How to Hold Your Ground: The First Pillar of Boundless Brilliance


In my program, Boundless Brilliance, I have established six pillars of performance. These are:


  • Holding your ground in leadership.
  • Becoming wise and wealthy.
  • Empowering your self-esteem.
  • Amplifying your energetic antenna.
  • Choosing power over comfort.
  • Keeping composure under pressure.

In the next few weeks, we will go over each of these pillars in depth. (If you want to do a deeper dive into self-study, check out the 6 Pillars Workshop!)

What I have found in my 20+ years of experience in leadership, is that most leadership models are disingenuine. They set you up to fail because they are forcing you into a model that is outside yourself.

Any time we try to force ourselves into a mold, we are forcing ourselves to conform to a space, rather than creating a space for ourselves. 

It’s literally the square peg in the round hole. 

You were given those edges for a reason, and you need them. The pieces we choose to lose in order to conform are often the very pieces we need to succeed. 

This brings us to the first pillar: Holding Your Ground in Leadership.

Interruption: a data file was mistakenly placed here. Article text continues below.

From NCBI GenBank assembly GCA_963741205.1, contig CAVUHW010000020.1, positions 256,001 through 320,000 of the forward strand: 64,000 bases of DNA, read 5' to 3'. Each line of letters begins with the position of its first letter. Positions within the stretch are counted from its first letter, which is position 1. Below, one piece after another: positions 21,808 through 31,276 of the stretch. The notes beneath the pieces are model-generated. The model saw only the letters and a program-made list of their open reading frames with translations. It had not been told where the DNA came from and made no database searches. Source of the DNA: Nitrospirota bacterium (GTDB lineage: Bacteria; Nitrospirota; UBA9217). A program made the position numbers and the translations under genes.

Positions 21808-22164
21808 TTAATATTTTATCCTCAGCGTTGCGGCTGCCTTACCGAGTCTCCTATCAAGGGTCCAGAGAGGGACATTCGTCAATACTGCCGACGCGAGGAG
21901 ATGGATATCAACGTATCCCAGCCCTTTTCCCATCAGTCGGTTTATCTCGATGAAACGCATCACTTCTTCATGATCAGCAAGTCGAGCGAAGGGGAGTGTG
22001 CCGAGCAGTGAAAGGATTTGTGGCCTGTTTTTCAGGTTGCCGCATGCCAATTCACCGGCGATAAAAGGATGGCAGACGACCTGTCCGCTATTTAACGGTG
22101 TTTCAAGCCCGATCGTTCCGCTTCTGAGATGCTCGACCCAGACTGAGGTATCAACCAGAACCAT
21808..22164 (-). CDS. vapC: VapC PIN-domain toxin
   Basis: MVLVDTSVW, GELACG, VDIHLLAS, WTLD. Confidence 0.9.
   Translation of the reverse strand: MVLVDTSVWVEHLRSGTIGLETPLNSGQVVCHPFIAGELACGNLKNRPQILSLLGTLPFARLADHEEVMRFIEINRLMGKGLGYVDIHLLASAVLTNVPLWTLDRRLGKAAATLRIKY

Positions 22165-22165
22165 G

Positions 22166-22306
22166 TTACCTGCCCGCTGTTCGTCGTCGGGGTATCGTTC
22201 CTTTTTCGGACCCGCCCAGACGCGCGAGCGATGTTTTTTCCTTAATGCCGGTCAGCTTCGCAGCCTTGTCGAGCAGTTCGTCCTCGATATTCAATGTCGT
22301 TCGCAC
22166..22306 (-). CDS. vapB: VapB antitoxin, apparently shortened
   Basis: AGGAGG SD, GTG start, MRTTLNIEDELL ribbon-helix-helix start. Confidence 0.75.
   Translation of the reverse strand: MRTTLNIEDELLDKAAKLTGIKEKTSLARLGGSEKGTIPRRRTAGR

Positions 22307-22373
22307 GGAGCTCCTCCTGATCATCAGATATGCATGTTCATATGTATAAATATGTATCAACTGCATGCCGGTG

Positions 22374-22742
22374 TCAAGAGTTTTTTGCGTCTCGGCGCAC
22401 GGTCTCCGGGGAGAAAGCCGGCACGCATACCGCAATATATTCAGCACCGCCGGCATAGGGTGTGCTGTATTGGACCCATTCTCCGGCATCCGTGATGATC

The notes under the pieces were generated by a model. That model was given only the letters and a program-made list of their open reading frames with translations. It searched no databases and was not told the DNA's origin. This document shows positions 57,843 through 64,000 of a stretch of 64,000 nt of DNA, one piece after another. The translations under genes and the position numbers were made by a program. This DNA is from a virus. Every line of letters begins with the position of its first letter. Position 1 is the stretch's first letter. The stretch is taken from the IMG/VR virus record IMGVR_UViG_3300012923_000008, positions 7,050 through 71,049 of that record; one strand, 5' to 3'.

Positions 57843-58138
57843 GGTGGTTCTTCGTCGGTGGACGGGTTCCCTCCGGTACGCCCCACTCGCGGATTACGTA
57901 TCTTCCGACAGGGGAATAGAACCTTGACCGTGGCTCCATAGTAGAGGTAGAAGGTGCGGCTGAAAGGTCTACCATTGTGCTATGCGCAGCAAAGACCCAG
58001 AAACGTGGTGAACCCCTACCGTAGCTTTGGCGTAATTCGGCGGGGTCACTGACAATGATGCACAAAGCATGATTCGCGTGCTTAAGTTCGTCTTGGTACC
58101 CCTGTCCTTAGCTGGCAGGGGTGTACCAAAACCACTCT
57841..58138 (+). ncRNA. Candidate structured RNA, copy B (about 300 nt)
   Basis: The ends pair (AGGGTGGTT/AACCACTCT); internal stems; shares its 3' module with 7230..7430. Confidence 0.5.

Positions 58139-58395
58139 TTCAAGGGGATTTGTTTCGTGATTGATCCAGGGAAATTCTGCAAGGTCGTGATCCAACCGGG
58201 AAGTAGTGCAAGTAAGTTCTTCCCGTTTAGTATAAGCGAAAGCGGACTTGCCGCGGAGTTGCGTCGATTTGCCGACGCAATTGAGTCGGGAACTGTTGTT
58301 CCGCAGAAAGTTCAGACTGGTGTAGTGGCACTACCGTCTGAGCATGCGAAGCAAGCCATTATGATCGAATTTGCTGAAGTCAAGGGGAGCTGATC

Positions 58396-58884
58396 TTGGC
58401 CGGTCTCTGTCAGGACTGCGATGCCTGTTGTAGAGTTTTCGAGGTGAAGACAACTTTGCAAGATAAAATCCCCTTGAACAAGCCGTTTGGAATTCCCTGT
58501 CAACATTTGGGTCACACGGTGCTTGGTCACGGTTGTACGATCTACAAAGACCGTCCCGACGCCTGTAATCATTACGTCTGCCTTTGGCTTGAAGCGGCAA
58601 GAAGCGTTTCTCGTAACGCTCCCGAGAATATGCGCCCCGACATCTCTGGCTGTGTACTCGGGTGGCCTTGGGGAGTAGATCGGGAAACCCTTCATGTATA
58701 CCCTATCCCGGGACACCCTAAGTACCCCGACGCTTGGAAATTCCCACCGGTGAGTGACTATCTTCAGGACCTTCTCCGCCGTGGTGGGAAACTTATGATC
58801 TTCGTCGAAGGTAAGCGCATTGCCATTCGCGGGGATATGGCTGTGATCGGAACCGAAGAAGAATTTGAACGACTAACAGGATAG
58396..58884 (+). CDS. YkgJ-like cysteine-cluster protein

To be able to hold your ground, you have to know what it is in the first place. You have to give up the illusion of separation. 

We are raised to believe two conflicting things - one, that you are an individual, and you are separate from everyone else. Secondly, that you need to be a part of a group. 

Whether this is implicit or explicit, we all feel the conflicting pressures to conform, and the internal pressure to be individual. 

The illusion is, in fact, that we are separate at all. You are an individual, and you are a part of a community (or family, collective, tribe,  whatever you want to call it.) That community influenced and continues to influence your choices.

A perfect example would be a story about the two sons of an alcoholic. Both sons grew up with the same alcoholic father. One became an alcoholic because his father was an alcoholic. The other lived totally sober and became a substance abuse counselor because his father was an alcoholic. 

Both sons were influenced by the choices of the parent, but that does not mean the choices were going to be the same. 

While this is an easy example to understand, it is a much harder premise to apply. Think about your beliefs about:

  • Substances
  • Sex and intimacy
  • Relationships
  • Success
  • Wealth
  • Money
  • Happiness

Where did those beliefs come from? 

How are they still affecting your choices to this day?

How are they holding you back?

How have they helped you be successful?

Most importantly, how can you change them to become who you need to be in order to achieve the goals you have?

The answers are already inside you, waiting under these layers of beliefs and inherited traps we each have.

Unlock your own boundless brilliance, unlearn the illusions that keep you trapped, and unlock your potential.